pieces of paper saying NOW, tomorrow, later, next week etc.

“I’ll do it later” seems to be one of the most common phrases we say and it seems to be the most common phrase when it shouldn't be. Procrastination is one of those habits that the majority of us just can’t seem to beat. It hits everyone at some point, but can be much more difficult to shake for some people. Except, even our most productive students or colleagues face the same feelings of procrastination; however, they know how to beat it. Recent research regarding procrastination has shown that it is much more complex than a simple “I don't feel like it” attitude.

Staying focused in summer

man studying at desk in vacation clothes

Gone are those days when summer only consisted of swimming, friends and sleep. Suddenly it's summer, and we are all working or studying. It seems that much harder to stay focused when the sun is out and the temperature is hot. It may be much more difficult to get your work done when it seems like this is the time for late summer nights, travelling and adventure. So today, I offer you a few tips on keeping yourself focused when it seems hardest too.

Making time for journal writing

pen on a black notebook

Journal writing is one of those things that everyone seems to start, but can never maintain. Life gets in the way and we are often too busy to sit down at the end of the day and dedicate time to self-reflection.  

Delivering your speech: the power of nonverbal communication

microphone in front of audience

When I say “public speaking” what comes to mind? Dread? Nervousness? Excitement? “Public speaking” often brings uneasy feelings to first year students, as standing in front of a classroom ranging from first year to fourth years may seem a lot more intimidating than one full of your long-time high school classmates. You have a well-written and researched speech and you have already sought out a peer review from the Writing and Communication Centre, but the easy part is over.

Some newfound freedom: the shift from high school to university writing

birds flying free from cage

All throughout high school, you have learned countless techniques, rules and tricks for academic writing. In high school, there is predictability, reliability, and structure, which often carries over into the writing process. One of the biggest worries for students entering their first year of university is the transition from high school to university writing. Whether it’s assignments, papers, presentations, reports and the like, writing seems to change in university – or at least the expectations do.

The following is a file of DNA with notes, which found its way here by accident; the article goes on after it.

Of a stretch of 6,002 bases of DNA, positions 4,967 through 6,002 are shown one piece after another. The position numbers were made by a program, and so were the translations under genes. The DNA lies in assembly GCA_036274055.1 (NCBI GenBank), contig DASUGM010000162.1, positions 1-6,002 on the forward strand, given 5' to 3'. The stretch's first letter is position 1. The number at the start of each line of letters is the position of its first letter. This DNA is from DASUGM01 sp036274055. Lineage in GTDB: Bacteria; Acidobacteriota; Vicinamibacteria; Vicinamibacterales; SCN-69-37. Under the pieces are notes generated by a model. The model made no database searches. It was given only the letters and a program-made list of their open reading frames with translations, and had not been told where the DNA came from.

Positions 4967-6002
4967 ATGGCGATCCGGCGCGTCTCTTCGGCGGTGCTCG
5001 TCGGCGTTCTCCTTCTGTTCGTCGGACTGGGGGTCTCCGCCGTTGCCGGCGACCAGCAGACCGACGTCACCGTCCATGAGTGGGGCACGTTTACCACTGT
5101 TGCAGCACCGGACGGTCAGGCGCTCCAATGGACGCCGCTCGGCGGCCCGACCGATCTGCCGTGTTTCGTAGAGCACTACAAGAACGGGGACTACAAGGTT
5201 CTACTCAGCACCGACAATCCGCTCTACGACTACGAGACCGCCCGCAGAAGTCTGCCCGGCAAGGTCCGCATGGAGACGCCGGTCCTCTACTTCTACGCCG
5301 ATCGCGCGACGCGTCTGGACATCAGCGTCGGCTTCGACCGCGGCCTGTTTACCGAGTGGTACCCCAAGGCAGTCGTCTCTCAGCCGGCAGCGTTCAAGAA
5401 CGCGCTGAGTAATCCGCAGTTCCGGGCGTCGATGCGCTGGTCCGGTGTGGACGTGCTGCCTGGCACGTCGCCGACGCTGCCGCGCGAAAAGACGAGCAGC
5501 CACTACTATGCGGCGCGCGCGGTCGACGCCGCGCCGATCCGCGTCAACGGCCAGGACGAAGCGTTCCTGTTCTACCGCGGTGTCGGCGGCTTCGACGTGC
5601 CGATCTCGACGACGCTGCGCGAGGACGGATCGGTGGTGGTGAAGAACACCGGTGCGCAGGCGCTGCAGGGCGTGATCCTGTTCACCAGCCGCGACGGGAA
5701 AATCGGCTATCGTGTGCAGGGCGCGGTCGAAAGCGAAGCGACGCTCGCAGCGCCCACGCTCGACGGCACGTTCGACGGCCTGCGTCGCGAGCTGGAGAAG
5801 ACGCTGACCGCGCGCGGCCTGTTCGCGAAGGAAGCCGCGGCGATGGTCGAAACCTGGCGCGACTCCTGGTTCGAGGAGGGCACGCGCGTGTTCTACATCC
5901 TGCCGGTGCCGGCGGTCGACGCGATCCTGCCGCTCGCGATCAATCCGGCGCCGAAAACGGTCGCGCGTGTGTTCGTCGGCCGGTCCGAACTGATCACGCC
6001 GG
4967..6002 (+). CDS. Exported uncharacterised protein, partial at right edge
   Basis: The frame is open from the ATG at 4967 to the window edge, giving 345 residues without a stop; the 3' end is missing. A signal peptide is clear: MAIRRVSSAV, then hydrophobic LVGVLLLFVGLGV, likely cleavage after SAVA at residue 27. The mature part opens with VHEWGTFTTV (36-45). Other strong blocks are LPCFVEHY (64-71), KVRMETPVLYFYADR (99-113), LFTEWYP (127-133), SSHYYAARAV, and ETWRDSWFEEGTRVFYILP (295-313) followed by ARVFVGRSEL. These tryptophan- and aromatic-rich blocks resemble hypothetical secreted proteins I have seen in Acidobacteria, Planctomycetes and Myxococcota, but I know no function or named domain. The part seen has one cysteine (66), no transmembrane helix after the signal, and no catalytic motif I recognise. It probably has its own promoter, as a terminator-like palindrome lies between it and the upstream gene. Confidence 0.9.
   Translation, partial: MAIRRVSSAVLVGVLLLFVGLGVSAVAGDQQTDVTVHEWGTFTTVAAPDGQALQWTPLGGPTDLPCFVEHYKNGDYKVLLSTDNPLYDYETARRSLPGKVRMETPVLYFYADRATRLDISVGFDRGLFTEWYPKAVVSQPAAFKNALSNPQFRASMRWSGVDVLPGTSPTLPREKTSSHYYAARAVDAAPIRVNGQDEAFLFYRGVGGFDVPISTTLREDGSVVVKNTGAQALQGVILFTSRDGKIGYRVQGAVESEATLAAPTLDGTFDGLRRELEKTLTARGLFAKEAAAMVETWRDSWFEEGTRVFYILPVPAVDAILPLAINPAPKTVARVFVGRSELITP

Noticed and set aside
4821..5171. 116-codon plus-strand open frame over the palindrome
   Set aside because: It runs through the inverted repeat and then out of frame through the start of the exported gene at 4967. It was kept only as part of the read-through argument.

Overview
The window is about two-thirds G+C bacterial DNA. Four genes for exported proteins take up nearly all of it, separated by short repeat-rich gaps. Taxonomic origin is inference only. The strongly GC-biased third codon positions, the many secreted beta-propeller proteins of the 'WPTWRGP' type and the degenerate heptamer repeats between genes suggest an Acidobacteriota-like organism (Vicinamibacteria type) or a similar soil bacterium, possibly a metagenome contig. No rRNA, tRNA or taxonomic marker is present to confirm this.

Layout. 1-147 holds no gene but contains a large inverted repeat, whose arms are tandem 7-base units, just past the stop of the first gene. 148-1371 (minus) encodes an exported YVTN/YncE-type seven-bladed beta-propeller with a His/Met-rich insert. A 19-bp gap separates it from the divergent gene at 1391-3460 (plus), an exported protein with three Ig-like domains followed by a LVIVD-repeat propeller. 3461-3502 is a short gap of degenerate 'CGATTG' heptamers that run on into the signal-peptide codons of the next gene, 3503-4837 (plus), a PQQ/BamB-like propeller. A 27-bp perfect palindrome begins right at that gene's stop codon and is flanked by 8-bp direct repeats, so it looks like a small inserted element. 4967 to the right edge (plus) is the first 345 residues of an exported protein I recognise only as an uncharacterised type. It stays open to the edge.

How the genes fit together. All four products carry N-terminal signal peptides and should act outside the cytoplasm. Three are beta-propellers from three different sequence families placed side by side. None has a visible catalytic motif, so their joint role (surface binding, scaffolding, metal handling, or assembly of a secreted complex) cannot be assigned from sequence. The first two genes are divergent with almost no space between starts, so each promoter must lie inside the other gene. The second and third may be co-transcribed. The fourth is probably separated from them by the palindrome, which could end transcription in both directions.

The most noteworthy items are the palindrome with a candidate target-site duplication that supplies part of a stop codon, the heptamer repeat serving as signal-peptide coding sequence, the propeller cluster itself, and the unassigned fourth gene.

Spoken word poetry

A sepia picture of an old style mic on a dark background with 3 spotlights

English is an evolving field. The mediums in which it manifests itself have grown numerously and have shown different trends of popularity. In the times of Shakespeare, older prose and plays were very modern, whereas today novels and spoken word poetry seem more prevalent. That might mostly stem from the fact that we live in the Information Age and that expression is the new frontier. Everyone has the ability to create and put their ideas out there into the world. One very modern way of doing so, which has found its way into popular media, is spoken word.

Learning lessons from children's stories

Rose inside of a glass case

“’Grown-ups never understand anything by themselves, and it is tiresome for children to be always and forever explaining things to them.’” – Antoine de Saint-Exupéry, The Little Prince

Tips on how to choose an assignment topic

6 crumpled pieces of paper with one lit up like a lightbulb

When a professor announces a new assignment and tells the class that you will all have to pick a topic to write about, you might feel lost and wish they had simply given you a list to choose from. In academic settings, we’re used to structured assignments where we are told what to do, so when it’s left up to us to decide, we will often have questions like:

The extinction of textbooks

Chalkboard drawing of a textbook with a dollar sign over it

If you’ve ever been a student in your life, then you know the horrors of having to shell out several hundred dollars for one textbook that you’ll probably use once or twice and then never need again. While textbooks are usually handed out for free in high school, given that it expected of you to treat them well and return them at the end of the semester, this is somehow not a practice commonly used at university.

Succeeding with learning disabilities